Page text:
Day 4 Part 6 of Our Nauvoo Trip: the Land and Records Office, or How to Find Your Ancestors in Nauvoo

After we went to the brickyard and the Lucy Mack Smith home, for our Day 4 trip to Nauvoo, the adults in the group went to the Nauvoo Land and Records Office. This is the place to go if you want to figure out where the land is that your ancestors lived on in Nauvoo. I was impressed by the peacefulness and orderliness of the place, as all Church history sites are. They even had some toys for kids to play with while the parents work.

This office has a bunch of computers and a friendly staff to help you. You sit down at the computer and enter in the names of people you think lived in Nauvoo.

Hint: if you are going to Nauvoo, figure out BEFORE you leave home who your Nauvoo ancestors are. Do this by spending time on looking at your family tree at the ancestors who lived in the 1830s through 1840s. I have been doing family history research work for a few years so I knew some names off the top of my head. But if you don’t already know, go do the research. This will save you a lot of time. I don’t even know if these computers ar the Land and Records office are hooked up to the Internet. I don’t know if the staff at the office are equipped to help you with that part. So what I am saying? Do your homework first! Don’t expect the staff to know who your ancestors are.

When you type in the name and get a list of records showing that that person lived in Nauvoo, the staff will be able to answer your questions about how to find the property on a copy of the map they will give you. They will also let you copy all of the records you find onto a CD you can take home, for a small cost of $3. I had 4 ancestors and my husband had 3 or 4, so copied all the info onto one disc. 

Now here’s the biggest discovery I made on my Nauvoo trip! I knew one of my ancestors, Lorenzo Johnson, lived in Nauvoo. But I didn’t know where. When I put his name in, and then found his property on the map, I found out the property was right on the Mississippi riverbank. So then we went looking for it. The photo below shows the grassy plot where my ancestor lived. Isn’t it beautiful? What an awesome view of the Mighty Mississipp! And guess whose property was right next to Lorenzo’s? Scroll down to see…

Lorenzo Johnson lived right next to Joseph Smith’s Red Brick store! My kids had fun drinking root beer that their big brother and dad bought there. The Red Brick Store is where the Relief Society was organized, on the upper floor. I was amazed that Lorenzo lived right next to a place where Joseph probably went every day. I wonder how often they talked? Did Lorenzo get to visit much with the prophet? The biography below says that Lorenzo got baptized in March 1846, right before he left in Nauvoo. Here is his picture and a short biography. I wish I could find a journal he wrote. He was descended from William Bradford, of Plimouth Plantation, and is a common ancestor of one of my dear La Leche League Leader friends, KeeNan, who I have known for over 10 years. It was just a year ago I found out that we are half third cousins, once removed, both descended from Lorenzo!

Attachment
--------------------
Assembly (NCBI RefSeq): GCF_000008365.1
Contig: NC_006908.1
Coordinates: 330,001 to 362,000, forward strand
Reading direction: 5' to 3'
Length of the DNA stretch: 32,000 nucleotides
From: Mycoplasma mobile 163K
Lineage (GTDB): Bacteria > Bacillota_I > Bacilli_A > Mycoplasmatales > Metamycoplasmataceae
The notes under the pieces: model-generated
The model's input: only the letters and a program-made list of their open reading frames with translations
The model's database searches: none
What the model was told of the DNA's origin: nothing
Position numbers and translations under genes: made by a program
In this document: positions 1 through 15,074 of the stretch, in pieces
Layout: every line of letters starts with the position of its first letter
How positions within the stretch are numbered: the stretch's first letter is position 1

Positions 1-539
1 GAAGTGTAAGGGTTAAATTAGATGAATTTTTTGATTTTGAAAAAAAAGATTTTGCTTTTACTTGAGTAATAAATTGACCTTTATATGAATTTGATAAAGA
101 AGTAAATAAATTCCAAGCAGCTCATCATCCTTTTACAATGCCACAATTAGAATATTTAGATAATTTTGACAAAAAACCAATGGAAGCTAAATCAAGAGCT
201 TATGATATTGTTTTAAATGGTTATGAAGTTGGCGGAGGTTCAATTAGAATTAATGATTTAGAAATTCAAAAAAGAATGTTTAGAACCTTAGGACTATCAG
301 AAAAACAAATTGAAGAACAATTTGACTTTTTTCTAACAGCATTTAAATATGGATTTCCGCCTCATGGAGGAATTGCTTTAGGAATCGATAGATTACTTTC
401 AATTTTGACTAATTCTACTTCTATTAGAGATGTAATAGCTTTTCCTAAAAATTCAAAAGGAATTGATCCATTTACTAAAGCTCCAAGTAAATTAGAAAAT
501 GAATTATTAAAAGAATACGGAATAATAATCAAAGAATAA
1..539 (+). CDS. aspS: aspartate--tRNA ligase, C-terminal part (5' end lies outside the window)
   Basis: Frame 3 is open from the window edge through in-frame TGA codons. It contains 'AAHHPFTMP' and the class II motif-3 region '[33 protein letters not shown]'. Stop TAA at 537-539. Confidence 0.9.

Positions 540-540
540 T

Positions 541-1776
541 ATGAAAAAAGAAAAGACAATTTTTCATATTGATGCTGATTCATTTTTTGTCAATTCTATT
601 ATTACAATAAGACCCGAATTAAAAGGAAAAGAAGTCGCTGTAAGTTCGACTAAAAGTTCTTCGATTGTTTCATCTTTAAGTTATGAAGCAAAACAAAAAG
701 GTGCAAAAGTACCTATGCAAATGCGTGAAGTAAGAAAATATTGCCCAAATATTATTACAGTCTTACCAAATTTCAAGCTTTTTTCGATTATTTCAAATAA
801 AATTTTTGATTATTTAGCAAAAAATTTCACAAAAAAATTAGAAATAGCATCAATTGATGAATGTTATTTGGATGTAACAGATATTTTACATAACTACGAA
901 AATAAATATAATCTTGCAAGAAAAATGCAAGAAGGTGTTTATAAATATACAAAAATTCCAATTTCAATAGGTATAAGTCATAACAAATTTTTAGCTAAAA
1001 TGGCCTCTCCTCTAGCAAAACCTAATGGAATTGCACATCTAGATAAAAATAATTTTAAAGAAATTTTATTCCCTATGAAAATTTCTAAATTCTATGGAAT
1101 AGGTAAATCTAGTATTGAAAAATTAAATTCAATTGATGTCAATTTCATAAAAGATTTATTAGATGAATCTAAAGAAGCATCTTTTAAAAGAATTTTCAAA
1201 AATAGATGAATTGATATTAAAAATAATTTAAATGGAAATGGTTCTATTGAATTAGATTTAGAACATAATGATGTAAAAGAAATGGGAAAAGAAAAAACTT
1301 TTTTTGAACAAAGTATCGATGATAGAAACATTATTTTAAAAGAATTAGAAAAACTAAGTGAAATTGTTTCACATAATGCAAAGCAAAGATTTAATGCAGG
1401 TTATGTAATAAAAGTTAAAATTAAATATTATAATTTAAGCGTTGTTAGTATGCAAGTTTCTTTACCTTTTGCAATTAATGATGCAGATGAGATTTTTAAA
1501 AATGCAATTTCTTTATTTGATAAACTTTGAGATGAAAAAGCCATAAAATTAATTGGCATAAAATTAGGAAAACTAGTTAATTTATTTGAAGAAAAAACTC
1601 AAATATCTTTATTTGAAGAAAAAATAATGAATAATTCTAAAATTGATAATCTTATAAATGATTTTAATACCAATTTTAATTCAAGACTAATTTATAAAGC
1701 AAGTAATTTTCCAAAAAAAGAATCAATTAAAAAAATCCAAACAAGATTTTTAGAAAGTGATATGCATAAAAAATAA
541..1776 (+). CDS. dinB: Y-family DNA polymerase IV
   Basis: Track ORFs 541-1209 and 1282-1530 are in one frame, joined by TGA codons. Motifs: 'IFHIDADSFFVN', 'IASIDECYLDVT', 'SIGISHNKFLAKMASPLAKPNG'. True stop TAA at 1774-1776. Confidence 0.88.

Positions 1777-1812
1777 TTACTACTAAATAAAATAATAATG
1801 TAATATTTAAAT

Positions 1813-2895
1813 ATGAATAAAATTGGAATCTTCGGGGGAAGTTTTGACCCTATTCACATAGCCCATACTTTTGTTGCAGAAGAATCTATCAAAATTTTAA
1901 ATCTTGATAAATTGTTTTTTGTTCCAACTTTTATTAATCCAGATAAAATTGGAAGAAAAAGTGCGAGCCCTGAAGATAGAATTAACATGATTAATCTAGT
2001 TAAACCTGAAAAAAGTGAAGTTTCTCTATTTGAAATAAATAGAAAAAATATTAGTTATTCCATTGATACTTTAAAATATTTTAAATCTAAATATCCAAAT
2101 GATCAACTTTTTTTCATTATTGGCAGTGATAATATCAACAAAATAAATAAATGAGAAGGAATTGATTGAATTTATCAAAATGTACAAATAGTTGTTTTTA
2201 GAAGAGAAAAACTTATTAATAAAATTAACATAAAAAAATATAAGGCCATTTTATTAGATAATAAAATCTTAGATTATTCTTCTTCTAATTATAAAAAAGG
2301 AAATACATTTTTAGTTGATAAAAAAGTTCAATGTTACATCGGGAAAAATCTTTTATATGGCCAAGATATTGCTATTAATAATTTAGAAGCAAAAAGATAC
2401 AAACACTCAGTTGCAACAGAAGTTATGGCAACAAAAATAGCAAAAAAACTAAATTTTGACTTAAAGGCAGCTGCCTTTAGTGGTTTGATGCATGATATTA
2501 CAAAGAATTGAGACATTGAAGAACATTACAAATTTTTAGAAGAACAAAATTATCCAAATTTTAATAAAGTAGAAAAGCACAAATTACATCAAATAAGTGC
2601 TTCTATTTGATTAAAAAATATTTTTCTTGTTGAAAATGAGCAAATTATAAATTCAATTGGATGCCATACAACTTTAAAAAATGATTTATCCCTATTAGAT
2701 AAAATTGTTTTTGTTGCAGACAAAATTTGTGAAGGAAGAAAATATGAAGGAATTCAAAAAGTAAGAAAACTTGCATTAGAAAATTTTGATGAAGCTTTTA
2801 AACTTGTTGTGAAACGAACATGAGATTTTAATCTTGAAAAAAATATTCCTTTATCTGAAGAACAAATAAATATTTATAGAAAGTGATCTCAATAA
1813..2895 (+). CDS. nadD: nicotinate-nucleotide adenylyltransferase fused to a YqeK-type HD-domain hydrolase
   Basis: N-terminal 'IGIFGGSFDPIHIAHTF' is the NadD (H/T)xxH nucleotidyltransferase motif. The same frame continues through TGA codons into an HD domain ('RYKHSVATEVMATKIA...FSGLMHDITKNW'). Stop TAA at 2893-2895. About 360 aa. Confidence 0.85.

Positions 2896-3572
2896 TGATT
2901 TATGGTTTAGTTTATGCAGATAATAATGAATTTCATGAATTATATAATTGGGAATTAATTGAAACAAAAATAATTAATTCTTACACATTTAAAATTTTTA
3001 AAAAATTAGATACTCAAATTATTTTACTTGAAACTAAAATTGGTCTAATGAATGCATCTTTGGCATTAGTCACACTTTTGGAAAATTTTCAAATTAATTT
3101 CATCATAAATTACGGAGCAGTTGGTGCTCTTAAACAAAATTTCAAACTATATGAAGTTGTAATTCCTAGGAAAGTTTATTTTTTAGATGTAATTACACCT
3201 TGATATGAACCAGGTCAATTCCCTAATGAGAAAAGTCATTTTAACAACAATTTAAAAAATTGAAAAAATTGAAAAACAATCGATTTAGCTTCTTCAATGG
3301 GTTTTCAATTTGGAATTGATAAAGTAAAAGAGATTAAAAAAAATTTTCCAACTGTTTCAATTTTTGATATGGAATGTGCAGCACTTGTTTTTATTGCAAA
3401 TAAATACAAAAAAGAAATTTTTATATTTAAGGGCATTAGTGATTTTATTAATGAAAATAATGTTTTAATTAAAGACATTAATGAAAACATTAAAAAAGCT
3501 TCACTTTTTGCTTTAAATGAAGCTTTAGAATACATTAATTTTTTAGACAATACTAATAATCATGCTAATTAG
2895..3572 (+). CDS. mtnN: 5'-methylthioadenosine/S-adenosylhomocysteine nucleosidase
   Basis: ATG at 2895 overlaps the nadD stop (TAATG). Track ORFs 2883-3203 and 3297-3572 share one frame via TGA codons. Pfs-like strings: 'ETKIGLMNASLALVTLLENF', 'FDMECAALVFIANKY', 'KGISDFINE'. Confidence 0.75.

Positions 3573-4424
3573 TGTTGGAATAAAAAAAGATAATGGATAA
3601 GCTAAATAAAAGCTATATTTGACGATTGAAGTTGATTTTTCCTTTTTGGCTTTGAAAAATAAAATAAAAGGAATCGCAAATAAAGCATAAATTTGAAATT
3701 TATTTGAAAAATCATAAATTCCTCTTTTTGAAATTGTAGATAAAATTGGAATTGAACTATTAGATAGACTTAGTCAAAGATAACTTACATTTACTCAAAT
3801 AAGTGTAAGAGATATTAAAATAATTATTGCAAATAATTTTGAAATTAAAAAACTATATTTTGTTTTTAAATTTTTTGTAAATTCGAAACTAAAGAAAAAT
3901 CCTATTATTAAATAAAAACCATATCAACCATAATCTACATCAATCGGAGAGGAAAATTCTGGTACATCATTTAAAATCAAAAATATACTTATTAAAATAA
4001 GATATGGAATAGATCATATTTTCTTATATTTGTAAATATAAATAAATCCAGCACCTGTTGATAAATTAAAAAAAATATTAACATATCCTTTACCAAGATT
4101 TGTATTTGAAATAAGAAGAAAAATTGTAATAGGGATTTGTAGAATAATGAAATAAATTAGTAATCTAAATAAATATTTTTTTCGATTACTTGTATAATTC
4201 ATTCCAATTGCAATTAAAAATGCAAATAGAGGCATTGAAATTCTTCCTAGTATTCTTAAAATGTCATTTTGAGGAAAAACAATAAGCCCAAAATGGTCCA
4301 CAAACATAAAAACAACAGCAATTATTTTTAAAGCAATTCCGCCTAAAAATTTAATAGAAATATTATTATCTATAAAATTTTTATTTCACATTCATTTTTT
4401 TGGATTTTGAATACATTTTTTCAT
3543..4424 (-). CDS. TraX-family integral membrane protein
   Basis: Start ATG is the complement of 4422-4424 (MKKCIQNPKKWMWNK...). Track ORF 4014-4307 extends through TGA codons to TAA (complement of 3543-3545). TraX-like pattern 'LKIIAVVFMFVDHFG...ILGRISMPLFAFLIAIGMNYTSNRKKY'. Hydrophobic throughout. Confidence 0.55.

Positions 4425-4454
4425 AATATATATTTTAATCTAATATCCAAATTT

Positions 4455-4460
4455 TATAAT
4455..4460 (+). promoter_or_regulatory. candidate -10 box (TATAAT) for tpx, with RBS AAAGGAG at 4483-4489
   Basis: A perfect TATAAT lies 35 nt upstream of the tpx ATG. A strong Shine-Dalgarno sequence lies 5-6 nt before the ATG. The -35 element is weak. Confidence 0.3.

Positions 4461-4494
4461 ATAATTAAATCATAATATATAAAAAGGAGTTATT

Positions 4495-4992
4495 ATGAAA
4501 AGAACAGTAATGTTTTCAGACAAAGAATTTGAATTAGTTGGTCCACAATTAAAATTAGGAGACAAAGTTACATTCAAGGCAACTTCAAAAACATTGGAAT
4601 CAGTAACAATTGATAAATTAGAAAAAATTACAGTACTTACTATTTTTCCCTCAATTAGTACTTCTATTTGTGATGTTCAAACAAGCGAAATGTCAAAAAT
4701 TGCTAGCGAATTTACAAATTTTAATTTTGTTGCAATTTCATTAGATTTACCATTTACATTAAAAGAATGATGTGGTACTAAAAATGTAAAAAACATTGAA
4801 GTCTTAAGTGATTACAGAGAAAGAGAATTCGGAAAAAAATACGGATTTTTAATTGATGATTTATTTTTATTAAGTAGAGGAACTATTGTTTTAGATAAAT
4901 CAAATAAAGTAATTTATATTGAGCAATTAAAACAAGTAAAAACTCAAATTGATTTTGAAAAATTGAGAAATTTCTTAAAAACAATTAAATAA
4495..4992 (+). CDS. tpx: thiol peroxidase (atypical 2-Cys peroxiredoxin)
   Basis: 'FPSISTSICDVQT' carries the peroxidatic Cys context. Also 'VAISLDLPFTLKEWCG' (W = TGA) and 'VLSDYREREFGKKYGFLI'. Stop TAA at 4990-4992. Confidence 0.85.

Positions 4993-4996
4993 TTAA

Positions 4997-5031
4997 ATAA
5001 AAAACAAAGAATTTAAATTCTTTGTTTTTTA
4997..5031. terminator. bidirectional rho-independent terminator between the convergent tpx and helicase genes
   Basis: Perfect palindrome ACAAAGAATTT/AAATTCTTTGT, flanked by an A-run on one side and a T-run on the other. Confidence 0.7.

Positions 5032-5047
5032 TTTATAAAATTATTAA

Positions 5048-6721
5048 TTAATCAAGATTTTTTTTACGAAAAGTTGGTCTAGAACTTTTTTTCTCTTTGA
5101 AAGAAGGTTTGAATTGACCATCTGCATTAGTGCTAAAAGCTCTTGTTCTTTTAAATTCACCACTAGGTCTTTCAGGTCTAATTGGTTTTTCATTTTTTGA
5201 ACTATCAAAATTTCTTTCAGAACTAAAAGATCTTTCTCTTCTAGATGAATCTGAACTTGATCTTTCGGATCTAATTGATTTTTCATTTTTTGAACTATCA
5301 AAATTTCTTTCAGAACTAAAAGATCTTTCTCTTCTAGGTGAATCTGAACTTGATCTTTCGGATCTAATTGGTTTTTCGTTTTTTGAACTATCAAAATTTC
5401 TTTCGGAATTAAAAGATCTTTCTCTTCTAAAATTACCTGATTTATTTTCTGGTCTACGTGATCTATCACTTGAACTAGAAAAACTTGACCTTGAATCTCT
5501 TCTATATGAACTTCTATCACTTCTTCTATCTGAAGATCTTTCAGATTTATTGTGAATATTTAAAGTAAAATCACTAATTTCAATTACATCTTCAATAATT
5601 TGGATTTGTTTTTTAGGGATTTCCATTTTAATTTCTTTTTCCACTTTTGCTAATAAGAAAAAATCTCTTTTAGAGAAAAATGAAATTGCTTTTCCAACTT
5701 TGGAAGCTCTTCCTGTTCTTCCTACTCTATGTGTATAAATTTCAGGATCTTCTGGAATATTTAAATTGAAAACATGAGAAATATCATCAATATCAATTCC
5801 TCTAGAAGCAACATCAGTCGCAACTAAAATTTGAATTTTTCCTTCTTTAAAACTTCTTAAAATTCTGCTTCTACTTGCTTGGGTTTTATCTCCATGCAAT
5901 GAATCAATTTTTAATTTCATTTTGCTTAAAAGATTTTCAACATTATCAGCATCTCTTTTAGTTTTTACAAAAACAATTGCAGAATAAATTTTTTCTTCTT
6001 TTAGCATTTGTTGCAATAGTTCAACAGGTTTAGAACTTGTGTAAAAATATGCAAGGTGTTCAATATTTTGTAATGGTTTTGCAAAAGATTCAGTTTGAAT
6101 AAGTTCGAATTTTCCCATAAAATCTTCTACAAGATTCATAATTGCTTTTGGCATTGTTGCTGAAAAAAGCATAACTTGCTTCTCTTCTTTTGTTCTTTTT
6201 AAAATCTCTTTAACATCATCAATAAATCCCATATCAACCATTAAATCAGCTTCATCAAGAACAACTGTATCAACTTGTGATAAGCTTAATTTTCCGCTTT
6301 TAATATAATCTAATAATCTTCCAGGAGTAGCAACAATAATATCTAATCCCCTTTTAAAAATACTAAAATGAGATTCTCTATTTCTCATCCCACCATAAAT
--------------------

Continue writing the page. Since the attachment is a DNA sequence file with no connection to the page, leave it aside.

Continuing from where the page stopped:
Lorenzo was the 12th child of 13 children.  His parents, Rheuama Stevens and Didymus Johnson, and the grandparents lived in Haddam, Connecticut.  He had eight brothers and four sisters.  His mother was 45 years old when he was born.  She died when he was 13 years old.

His father died when he was 19 years old.  Lorenzo married Mary Lyman that same year.

Mary had joined the church in Michigan in the year 1842.  At some time Lorenzo and Mary with seven children moved to Nauvoo, Illinois. Lorenzo was baptized March 1846 when the exodus started from Nauvoo, Illinois.

The family was living at Winter Quarters (1847) and at Potowatamie, Iowa (1849).  He must have had to ind work and earn the means to take his family of now nine children on to Utah.

A child was born in Winter Quarters and another in Potowatamie.  Emily the ninth child died at age two, location unknown. Maybe only eight children went to Utah.  

Mary and Lorenzo received their endowments in 1855.

Lorenzo must have lived the Law of Plural Marriage as the records have four other wives.

In the remembrance of John Wesley Johnson (son) it states he met Louisa Collings in Springerville, Utah.  I am assuming that Mary and Lorenzo were living in Springerville also, as it was from there the John Wesley and Louisa were called to help settle Monroe, Utah a few years later.  Mary and Lorenzo helped settle Monroe so probable were called when their son was called.  They lived in Monroe until their death.

Lorenzo died April 25, 1872 in Monroe, Utah.

information taken from the genealogy records
compiled by Alice Jo Cluff Ellsworth: 1997

Description of Lorenzo Johnson

Lorenzo Johnson was born April 17, 1813 at Haddam, Middlesex, Connecticut.  He came to Utah September 2, 1850. He married (1) Mary Lyman Johnson; (2) Ruth Sawyer Drury Davis; (3) Emma James; (4) Mary Ann Hall (Johnson Whiting).  He was elected Springville City Councilman in 1857 and Mayor in 1859.  He helped build a sawmill in Salt Lake City and later Spanish Fork Canyon.  He was a member of the first Grand Jury in Utah County and was called to settle “The Muddy” in Southern Utah.  He died April 25, 1872.

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